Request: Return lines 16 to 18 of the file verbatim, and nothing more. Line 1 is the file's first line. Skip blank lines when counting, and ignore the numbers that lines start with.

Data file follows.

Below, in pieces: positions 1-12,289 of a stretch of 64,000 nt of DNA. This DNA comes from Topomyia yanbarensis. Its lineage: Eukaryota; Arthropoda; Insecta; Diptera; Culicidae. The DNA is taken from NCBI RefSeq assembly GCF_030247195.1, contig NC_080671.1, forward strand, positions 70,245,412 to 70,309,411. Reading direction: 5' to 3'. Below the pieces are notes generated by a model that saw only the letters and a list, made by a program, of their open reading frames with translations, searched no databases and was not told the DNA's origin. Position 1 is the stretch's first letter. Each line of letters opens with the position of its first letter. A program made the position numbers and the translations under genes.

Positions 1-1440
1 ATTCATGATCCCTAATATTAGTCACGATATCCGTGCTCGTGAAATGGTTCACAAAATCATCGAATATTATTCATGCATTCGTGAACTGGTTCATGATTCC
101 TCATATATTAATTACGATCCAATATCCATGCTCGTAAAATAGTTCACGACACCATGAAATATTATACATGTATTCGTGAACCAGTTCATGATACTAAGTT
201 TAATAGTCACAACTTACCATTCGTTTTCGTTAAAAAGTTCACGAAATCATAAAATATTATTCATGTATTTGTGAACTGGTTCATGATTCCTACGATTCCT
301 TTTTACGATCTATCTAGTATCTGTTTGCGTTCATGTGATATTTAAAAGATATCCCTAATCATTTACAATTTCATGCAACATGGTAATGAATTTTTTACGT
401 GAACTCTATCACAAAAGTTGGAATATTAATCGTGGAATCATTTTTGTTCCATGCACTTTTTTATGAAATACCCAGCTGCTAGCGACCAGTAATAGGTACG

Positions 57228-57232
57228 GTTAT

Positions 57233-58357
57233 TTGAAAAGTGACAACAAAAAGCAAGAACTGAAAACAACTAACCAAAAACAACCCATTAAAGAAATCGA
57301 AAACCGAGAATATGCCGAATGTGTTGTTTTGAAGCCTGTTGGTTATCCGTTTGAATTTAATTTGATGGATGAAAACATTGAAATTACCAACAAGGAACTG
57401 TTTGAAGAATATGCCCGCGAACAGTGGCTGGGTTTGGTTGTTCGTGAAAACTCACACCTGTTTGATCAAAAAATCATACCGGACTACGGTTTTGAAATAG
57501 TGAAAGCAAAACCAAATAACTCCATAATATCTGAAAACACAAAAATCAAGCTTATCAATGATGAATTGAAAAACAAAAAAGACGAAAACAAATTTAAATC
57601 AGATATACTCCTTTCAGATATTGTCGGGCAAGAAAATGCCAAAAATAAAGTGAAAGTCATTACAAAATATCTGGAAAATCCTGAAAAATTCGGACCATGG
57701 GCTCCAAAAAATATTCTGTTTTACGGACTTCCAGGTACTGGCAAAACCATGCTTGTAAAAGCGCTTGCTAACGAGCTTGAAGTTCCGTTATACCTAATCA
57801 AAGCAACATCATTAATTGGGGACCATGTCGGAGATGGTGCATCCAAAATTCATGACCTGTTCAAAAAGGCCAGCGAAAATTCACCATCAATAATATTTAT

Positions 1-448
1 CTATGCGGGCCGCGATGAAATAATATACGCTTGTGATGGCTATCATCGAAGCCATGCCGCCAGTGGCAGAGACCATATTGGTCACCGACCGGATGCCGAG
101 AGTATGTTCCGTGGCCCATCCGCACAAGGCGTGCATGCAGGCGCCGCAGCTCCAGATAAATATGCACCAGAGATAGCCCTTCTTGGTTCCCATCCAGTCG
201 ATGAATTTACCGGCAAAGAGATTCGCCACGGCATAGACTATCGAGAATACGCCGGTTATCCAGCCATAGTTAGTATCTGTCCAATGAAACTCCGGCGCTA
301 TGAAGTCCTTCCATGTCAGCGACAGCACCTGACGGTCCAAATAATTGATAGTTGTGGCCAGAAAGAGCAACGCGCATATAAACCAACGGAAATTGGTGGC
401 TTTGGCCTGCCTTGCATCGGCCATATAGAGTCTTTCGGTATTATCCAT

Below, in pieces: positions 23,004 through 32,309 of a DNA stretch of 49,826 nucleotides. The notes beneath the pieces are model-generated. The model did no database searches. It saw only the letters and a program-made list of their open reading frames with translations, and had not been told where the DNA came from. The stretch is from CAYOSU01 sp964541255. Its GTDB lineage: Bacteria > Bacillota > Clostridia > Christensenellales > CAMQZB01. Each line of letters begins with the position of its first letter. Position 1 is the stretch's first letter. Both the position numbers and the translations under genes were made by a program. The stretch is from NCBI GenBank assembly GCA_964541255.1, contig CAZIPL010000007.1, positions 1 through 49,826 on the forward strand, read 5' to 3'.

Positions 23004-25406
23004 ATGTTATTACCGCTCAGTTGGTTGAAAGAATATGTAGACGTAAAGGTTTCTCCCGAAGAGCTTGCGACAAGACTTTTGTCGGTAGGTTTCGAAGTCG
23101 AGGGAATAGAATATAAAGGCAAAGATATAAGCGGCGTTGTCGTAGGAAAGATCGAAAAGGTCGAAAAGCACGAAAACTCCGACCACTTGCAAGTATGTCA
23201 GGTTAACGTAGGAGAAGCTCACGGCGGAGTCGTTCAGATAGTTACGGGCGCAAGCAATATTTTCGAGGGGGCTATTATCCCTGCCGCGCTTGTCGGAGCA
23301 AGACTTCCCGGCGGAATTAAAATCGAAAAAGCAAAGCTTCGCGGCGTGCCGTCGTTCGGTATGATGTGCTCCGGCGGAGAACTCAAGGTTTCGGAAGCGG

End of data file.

57701 GCTCCAAAAAATATTCTGTTTTACGGACTTCCAGGTACTGGCAAAACCATGCTTGTAAAAGCGCTTGCTAACGAGCTTGAAGTTCCGTTATACCTAATCA
57801 AAGCAACATCATTAATTGGGGACCATGTCGGAGATGGTGCATCCAAAATTCATGACCTGTTCAAAAAGGCCAGCGAAAATTCACCATCAATAATATTTAT

Positions 1-448